Welcome to The Breakdown, our weekly rugby blog for the 2021-22 Autumn Internationals, where we use Opta’s official rugby data to dissect what just happened and why.
The Red Roses against the Black Ferns is as big as it gets in rugby, the best in the North against the best in the South. Between them, they’ve won each of the last seven Rugby World Cups and heading into this pair of Autumn/Spring (depending on which way the water goes down your plughole) fixtures they are the #1 and #2 ranked sides in the world.
The Covid pandemic hit the women’s game hard and international fixtures have been extremely rare in the last couple of years. A condensed Six Nations format at least gave England an opportunity to get some game time, whereas New Zealand have been in hibernation since August 2019. At least in the 15-a-side game that is. There was a chance for some of their cohort to win an Olympic Gold Medal in Tokyo this year, with GB just missing out there, losing to their most local rivals France in the semi-finals then Fijiana in the Bronze medal match.
So, when these fixtures were announced, diaries were cleared and plans changed: this was not one to miss. With the postponed 2021 Rugby World Cup – now set for 2022 – firmly in their sights, both squads are looking to rebuild, strengthen their playing units and help sevens players adjust to the more traditional 80-minute format.
Both countries have seen domestic club competitions in action recently, so although there might be some rust around connections and communications, there shouldn’t be any drops in fitness or skill levels. The Farah Palmer Cup and Premier 15s both give their players a great opportunity for competitive action week in and week out and no doubt play a significant part in the international success both sides enjoy.
For England, one of the biggest challenges they faced coming into this series was how they’d cope without the recently retired Katy Daley-McLean. Having been pulling the strings at fly-half for over a decade, the loss of a player with over 100 caps in such a crucial role was always going to provide a potential stumbling block. It also provides an opportunity though, and with Emily Scarratt also out injured the backline needed a new leader to call the shots and lead the troops.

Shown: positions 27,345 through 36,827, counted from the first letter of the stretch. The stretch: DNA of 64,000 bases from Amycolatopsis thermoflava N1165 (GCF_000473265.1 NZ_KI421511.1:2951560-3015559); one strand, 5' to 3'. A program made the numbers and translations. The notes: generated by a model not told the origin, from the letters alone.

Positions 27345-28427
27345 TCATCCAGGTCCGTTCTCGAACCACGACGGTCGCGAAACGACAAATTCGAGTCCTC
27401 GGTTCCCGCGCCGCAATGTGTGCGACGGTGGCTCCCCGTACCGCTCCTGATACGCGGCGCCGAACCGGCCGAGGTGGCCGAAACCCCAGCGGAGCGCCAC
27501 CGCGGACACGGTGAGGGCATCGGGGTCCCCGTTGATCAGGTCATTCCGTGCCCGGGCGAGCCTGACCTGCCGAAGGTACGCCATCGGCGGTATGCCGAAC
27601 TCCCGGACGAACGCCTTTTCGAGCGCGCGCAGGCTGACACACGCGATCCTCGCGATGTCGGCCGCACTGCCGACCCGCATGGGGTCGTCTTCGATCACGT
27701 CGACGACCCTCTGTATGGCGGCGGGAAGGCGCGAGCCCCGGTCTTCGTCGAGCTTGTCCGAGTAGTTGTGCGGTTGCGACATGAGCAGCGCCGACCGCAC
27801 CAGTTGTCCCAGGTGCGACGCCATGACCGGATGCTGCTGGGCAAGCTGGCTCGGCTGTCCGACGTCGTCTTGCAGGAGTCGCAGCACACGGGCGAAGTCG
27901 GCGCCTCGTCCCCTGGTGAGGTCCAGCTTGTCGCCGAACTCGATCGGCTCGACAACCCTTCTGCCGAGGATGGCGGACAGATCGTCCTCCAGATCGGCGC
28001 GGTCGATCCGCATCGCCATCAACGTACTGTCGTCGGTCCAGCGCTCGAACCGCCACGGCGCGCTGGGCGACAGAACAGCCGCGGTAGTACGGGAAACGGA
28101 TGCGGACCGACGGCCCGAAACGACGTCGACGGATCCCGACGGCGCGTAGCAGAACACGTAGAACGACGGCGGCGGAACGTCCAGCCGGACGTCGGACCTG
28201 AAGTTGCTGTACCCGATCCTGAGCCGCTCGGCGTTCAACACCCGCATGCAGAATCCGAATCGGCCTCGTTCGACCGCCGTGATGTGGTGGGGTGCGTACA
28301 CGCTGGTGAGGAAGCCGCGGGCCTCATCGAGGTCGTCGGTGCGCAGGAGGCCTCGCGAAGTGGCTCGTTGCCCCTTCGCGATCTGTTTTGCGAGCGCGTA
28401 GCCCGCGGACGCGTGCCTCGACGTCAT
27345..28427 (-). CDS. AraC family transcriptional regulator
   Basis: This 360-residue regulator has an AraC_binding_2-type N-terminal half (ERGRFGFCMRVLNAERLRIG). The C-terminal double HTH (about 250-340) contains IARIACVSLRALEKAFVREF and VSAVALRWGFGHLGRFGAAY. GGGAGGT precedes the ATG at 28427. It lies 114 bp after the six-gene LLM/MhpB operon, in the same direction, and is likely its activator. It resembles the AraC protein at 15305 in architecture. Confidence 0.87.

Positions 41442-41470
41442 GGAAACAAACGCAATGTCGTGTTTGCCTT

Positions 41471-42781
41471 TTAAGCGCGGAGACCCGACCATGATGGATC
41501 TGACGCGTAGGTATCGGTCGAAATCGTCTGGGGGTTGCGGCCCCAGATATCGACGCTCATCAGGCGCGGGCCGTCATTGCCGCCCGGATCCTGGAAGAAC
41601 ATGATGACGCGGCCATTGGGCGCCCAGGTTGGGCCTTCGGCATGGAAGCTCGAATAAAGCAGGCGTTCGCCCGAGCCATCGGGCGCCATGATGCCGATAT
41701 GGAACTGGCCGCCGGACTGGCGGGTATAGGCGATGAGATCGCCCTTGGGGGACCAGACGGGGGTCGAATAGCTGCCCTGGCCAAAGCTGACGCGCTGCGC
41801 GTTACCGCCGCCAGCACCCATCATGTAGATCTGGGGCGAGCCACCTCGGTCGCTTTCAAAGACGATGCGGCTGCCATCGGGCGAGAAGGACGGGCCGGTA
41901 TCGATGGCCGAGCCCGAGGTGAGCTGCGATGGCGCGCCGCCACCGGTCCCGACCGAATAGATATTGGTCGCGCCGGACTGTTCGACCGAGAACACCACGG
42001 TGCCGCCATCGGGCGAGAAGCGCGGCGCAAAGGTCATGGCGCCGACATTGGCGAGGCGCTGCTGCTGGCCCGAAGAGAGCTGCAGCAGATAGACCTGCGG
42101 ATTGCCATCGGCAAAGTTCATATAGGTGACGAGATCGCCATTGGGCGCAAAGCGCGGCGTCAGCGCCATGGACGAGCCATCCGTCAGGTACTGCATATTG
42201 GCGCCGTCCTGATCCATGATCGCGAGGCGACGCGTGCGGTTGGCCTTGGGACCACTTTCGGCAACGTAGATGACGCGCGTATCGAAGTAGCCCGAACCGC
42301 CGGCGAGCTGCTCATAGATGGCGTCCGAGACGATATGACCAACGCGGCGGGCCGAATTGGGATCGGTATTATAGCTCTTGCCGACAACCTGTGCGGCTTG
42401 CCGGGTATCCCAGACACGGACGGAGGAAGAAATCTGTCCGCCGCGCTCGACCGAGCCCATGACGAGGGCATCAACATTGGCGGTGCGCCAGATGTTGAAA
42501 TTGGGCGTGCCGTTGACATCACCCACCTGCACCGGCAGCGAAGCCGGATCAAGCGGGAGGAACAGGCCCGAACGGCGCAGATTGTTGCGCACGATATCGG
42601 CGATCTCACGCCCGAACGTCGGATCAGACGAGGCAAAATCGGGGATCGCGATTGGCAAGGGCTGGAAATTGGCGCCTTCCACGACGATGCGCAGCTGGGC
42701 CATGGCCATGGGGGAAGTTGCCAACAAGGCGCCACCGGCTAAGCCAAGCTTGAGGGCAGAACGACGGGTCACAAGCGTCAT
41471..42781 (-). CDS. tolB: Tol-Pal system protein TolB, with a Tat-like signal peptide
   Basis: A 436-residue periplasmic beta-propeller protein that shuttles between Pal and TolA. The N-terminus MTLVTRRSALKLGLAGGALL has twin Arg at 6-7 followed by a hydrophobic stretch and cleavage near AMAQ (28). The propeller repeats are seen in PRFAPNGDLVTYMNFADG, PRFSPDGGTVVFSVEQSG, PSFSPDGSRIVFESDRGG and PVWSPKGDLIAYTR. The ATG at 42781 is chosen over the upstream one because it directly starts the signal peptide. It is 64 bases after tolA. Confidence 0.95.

Decision making is at the heart of what makes a successful fly-half: knowing when to run, when to kick, when to keep it tight and when to unleash the speedsters out wide. Saracens’ Zoe Harrison was given the reins for this first match, and she took her opportunity with open arms.
England won the match in sensational fashion, a record-breaking 43-12 victory which saw the hosts in control throughout, dominating at the set piece and in open play. They gained more metres per carry, made more breaks, tackled better, had quicker ball and were ruthless in both attack and defence at the set piece, causing huge disruption to any momentum the Black Ferns looked to build.
England scored seven tries in the match, with Harrison claiming the last of those in added time, gratefully receiving the assist from her replacement Helena Rowland after having shifted one to the centres. Over the course of the 80 minutes, Harrison carried eight times, put boot to ball 14 times and passed 37 times. This variety kept the Black Ferns guessing and the home team on the front foot.
Harrison’s control of England’s exit strategy also seemed to be spot on, and with the knowledge that her forwards had a 50:50 chance of stealing New Zealand’s lineout it gave her the security to back her boot. The visitors chanced their arm by trying to escape their own 22 by carrying it 50% of the time, while England opted for the safer option of kicking out.
Almost 10,000 spectators were at Sandy Park at the weekend to see the first match of this series and New Zealand don’t have long to regroup and find a way to combat England’s dominance. The Black Ferns don’t lose often though and even more rarely do they lose back-to-back, so expect a reprisal of some sorts and as the scoreboard resets to 0-0 it will be all to play for once again.
Franklin’s Gardens in Northampton will host the second instalment this coming weekend and it will be interesting to see if Harrison is given the reins again or if Rowland is given a shot or at least more than the five minutes she was afforded in Exeter. In a player of the match performance, Harrison has definitely shown she has what it takes to beat the best. Strength in depth is always a critical factor in the long-term success of any side though and there may even be a value in having two playmakers in the midfield, leaning on some of the success that George Ford and Owen Farrell have had in the men’s XV. With Harrison aged just 23 and her replacement, Rowland, just 22, any worries that England could struggle to step up following Daley-McLean’s departure should be short-lived…
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